First, [ in a state of nature] there wants an established, settled, known law, received and allowed by common consent to be the standard of right and wrong, and he common measure to decide all controversies between them....
Secondly, in the state of nature there wants a known and indifferent judge, with authority to determine all differences according to the established law: for every one in that state being both judge and executioner of the law of nature, men being partial to themselves, passion and revenge is very apt to carry them too far, and with too much heat in their own cases; as well as negligence and underconcernedness, to make them too remiss in other menís.
Thirdly, in the state of nature, there often wants power to back and support the sentence when right, and to give it due execution....
Thus mankind, notwithstanding all the privileges of the state of nature... are quickly driven into society.... The inconveniences that [men] are therein exposed to [in a state of nature], by the irregular and uncertain exercise of the power every man has of punishing the transgressions of others, make them take sanctuary under the established laws of government, and therein seek the preservation of their property.... And in this we have the original right of... governments and societies themselves....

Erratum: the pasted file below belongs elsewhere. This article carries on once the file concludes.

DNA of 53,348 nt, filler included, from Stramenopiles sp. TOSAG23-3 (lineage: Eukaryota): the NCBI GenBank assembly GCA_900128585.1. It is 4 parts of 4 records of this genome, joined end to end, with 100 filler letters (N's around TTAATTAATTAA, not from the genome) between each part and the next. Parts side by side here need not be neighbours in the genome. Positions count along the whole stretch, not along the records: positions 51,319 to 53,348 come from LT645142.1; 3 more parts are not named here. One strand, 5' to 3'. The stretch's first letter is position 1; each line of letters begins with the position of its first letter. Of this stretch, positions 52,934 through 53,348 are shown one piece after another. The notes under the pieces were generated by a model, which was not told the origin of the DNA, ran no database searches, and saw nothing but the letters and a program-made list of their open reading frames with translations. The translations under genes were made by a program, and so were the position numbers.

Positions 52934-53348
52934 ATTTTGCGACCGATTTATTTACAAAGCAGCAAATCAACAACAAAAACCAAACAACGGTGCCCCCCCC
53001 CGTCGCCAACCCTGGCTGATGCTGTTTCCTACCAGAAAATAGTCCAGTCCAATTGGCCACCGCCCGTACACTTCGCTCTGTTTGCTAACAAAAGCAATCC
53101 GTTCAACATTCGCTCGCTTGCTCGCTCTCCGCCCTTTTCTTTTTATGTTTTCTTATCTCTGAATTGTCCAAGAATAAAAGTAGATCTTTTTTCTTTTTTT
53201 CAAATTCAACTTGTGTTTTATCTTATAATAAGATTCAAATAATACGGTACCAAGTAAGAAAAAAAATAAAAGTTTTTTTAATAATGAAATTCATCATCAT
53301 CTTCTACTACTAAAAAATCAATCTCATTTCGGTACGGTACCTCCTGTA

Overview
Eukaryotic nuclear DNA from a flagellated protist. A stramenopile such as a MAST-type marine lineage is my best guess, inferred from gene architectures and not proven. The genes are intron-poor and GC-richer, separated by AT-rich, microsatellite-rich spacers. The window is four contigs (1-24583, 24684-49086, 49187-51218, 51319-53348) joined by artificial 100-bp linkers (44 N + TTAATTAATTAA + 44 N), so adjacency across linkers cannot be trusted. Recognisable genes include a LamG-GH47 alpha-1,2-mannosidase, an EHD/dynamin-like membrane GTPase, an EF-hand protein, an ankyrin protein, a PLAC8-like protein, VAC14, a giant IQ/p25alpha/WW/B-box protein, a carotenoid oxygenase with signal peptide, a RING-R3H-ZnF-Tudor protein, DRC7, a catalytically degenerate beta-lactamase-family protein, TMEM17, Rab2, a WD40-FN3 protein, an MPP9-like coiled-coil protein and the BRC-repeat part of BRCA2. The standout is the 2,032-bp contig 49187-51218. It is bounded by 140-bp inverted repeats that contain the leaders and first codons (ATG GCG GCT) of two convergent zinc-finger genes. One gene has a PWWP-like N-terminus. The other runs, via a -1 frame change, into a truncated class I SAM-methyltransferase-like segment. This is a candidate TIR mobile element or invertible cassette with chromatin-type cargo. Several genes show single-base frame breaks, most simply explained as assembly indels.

But though men, when they enter into society, give up the equality,
liberty, and executive power they had in the state of nature, into the
hands of society, to be so far disposed of by the legislature, as the good
of society shall require; yet it being only with an intention in every
one the better to preserve himself, his liberty and property... the power
of the society, or legislative constituted by them can never be supposed
to extend farther than the common good; but it is obliged to secure every
oneís property, by providing against those... defects above mentioned,